I'm doing a large photostudio automated lighting setup and I'll need a lot of light so it will be 1000W of LED strips and I need them to be controlled by Arduino. The strips are gonna be on about 20% of power most of the time and then for a photo capture (about 2sec) they gonna light up to 80-100%. I have some electrical skills and I've done this before in smaller scales but I'm worried about controlling 1000W with PWM. So please can anyone confirm if following setup will work?

  • Power supply: 1000W 24V Mean Well (RSP-1000-24)
  • Arduino Uno with 6 PWM outputs
  • MOSFET modules from Ebay:



I need to drive 5 channels. 4 of them with 3Amps each and one channel with up to 30Amps. This channel can be split into multiple channels driven by single Arduino pin. So I would use that 4 channel module for those 3A channels and then use two of those 3D printer powerful MOSFETs to drive that 30A channel split to two 15A channels.

Question 1: Will it work? :)

Question 2: Will the power supply be OK with driving the whole load with PWM? Are the PWM outputs from Arduino synchronized? Because if they are the power supply will be switching between 40A and 0A constantly. If I could offset phase-shift the PWM outputs the load for the power supply would be more spread. This is what I mean:

Synchronized PWM channels vs offset ones

Question 3: The MOSFETs - will that 3D printer MOSFET switch at 5V from Arduino? Do I need some extra cooling? I think I should be OK, because the PWM load should be at 20% most of the time and then just about 2sec of full load. Right? Oh and is it a good idea to put multiple MOSFETs in series paralel to spread the load - will it spread evenly? I guess better option is to split them into multiple channels right? Thank you.

closed as too broad by Andy aka, laptop2d, Dmitry Grigoryev, Bimpelrekkie, Dave Tweed Jul 14 at 22:56

Please edit the question to limit it to a specific problem with enough detail to identify an adequate answer. Avoid asking multiple distinct questions at once. See the How to Ask page for help clarifying this question. If this question can be reworded to fit the rules in the help center, please edit the question.

  • Have you considered getting a power supply that intrinsically supports 0-10V dimming? Then you just have to switch the <1mA dimming current, and the driver will control the full load. – Someone Somewhere Jul 6 at 11:46
  • I need to drive 5 separate channels.. – LuigyCz Jul 6 at 11:49
  • 5 separate LED drivers? – Someone Somewhere Jul 6 at 11:54
  • Too expensive in compare to MOSFETs which are really cheap. – LuigyCz Jul 6 at 11:56
  • Thats as easy as changing your code, just modify the output of the timer – laptop2d Jul 6 at 18:10
up vote 0 down vote accepted

I see no reason this wouldn't work. If you're concerned about the effects of a PWM load on your power supply, I'd suggest adding some extra capacitors on its output (I don't know how well the output is filtered already, but more capacitance never hurts in a power supply). Your MOSFETs seem appropriate for the job; the HA210N06 on that board is a new one to me, but this datasheet suggests that they will be fine. However thermal dissipation could be an issue: at 5V gate voltage, the channel resistance will be about 6mOhm, so power dissipation for 15A will be about 1.5W. Even at 20% duty cycle, that small heatsink will struggle to dissipate an average of 300mW. I'd suggest fitting a larger heatsink or a small fan. And if you can use a smaller MOSFET to boost the gate voltage up to 10V the channel resistance will halve, which will help a lot. I certainly wouldn't trust the ebay vendor's description that the board is stable up to 25A: there's just no way that tiny heatsink can handle close to 2W.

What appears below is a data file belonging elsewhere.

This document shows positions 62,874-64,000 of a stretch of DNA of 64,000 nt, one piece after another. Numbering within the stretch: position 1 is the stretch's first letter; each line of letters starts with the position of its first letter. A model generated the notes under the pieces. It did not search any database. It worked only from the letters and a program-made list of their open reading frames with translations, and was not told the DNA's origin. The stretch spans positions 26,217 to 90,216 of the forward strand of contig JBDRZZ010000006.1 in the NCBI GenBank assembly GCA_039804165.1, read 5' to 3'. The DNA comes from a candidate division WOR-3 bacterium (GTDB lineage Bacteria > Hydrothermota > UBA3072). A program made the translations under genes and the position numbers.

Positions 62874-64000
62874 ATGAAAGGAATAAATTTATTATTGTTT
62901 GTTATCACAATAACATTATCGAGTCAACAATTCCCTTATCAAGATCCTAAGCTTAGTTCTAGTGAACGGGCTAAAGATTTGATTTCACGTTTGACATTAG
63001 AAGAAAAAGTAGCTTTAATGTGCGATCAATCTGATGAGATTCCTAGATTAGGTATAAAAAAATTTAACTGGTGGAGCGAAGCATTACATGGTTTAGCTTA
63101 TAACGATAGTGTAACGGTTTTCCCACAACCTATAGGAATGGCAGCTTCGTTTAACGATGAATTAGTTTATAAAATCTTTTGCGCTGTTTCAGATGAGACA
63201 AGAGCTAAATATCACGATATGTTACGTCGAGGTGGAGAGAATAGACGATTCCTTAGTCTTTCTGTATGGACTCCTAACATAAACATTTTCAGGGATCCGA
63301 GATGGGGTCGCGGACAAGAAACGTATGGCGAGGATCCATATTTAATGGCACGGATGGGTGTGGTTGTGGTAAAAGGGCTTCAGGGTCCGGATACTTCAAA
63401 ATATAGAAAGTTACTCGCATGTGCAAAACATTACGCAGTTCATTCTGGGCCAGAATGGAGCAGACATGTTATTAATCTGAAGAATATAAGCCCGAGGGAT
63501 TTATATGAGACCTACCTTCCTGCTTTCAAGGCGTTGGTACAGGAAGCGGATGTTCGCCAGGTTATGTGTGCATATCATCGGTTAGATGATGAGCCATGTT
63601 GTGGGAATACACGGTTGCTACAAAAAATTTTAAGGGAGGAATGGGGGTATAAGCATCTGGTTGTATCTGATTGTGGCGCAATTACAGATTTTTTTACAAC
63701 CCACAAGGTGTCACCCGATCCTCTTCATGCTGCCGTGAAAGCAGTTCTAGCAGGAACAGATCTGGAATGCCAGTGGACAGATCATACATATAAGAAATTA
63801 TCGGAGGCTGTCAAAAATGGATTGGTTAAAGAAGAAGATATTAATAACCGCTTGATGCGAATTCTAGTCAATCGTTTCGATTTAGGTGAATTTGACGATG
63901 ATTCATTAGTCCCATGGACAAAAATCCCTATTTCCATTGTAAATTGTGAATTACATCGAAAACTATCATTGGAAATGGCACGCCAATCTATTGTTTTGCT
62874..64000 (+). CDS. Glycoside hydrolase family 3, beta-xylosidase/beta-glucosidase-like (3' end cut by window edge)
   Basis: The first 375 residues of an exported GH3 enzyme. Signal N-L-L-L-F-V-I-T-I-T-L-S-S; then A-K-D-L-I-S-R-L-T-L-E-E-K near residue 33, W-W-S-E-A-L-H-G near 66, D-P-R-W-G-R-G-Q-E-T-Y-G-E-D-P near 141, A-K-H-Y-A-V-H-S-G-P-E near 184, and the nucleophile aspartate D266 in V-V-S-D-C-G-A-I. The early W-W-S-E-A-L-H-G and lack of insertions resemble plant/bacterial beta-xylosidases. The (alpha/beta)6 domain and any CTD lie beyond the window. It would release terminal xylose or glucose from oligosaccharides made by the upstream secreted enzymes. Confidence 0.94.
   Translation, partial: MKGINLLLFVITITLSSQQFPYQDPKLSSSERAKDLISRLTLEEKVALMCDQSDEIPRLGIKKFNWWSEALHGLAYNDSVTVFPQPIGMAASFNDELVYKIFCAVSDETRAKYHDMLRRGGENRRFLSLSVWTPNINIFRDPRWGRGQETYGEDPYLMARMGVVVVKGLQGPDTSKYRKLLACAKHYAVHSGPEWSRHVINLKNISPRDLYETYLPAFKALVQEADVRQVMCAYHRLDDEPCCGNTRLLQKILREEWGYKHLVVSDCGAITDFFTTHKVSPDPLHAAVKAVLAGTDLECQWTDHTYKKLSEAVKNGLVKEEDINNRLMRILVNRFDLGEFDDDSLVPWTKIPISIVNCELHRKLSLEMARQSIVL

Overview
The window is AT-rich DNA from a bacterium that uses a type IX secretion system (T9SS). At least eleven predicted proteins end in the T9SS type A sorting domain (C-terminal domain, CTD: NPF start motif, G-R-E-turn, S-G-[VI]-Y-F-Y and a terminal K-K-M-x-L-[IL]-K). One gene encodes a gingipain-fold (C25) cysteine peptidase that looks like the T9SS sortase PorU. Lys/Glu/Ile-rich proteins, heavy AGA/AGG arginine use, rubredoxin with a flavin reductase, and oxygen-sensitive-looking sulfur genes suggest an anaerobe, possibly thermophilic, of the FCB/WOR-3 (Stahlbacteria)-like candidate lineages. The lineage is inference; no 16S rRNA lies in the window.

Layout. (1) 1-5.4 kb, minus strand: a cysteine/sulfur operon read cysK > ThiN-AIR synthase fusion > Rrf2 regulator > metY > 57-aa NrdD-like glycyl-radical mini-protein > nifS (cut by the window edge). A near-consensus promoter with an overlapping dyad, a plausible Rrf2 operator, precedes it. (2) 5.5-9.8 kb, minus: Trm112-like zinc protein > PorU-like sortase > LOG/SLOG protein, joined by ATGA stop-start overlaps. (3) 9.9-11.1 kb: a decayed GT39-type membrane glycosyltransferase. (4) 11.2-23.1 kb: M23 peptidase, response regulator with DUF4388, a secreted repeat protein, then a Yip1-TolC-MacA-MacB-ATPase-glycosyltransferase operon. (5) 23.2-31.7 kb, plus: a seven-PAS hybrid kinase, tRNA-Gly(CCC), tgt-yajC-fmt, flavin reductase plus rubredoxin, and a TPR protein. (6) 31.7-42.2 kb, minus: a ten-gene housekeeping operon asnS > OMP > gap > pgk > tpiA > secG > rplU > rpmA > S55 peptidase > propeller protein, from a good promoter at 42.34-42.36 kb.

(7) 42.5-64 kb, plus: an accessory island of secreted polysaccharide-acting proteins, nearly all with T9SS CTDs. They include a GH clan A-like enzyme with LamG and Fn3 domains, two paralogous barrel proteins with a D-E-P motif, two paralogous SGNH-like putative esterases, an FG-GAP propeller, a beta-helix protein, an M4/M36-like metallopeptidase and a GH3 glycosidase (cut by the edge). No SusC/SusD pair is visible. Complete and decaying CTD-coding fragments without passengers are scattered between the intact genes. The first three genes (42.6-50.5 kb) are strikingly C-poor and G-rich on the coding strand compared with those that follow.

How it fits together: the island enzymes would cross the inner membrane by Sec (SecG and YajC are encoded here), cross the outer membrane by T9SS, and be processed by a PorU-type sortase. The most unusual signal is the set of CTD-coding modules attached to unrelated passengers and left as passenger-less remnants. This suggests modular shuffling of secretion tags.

The Arduino Uno board has 6 PWM outputs, which can be set to run on different duty cycles, phases, and IIRC and up to 3 different frequencies, so arranging for appropriate power sharing between your circuits should be possible.

Multiple MOSFETs in parallel (not series) works in theory, but in practice variations in manufacturing etc will likely cause one of them to take a lot more of the load than the other, so one will get hotter than the other. If you can arrange to split your load into two separate 15A channels, that would be much more reliable.

  • Well yeah the MOSFETs are usually pretty powerful according to datasheets but the thermal dissipation seems to be the issue. Can you tell me or point me out to a source where I can learn how to calculate the thermal thing? Do you think that if I split the 30A channel in two it still won't be enough with that heatsink? I'm definitely thinking about a big fan for a whole box with power supply and the MOSFETs. MOSFETs in parallel - that's exactly what I thought. I'll split them in two separate channels. Thanks! – LuigyCz Jul 6 at 11:37
  • I tend to use celsiainc.com/heat-sink-size-calculator whenever I need to check heat sink sizes - estimating the heat sink on that board as about 3cm x 2cm x 0.6cm it's close, but not quite enough. A small fan should be enough to keep it down to an acceptable temperature. – Jules Jul 6 at 11:40
  • Oh and the PWM thing - the power source is from Mean Well which should be really high quality one. Do you think I need to worry about stressing it with PWM? Should I try to implement some kind od phase-shift between the PWM channels? Or different frequencies? – LuigyCz Jul 6 at 11:40
  • I wouldn't worry too much about it if it's a good supply, but using a phase shift should be easy enough to achieve, and should reduce the instantaneous load variation which may make the power supply last longer. – Jules Jul 6 at 11:42
  • 1
    Famous last words: more capacitance never hurts in a power supply – Andy aka Jul 6 at 11:51

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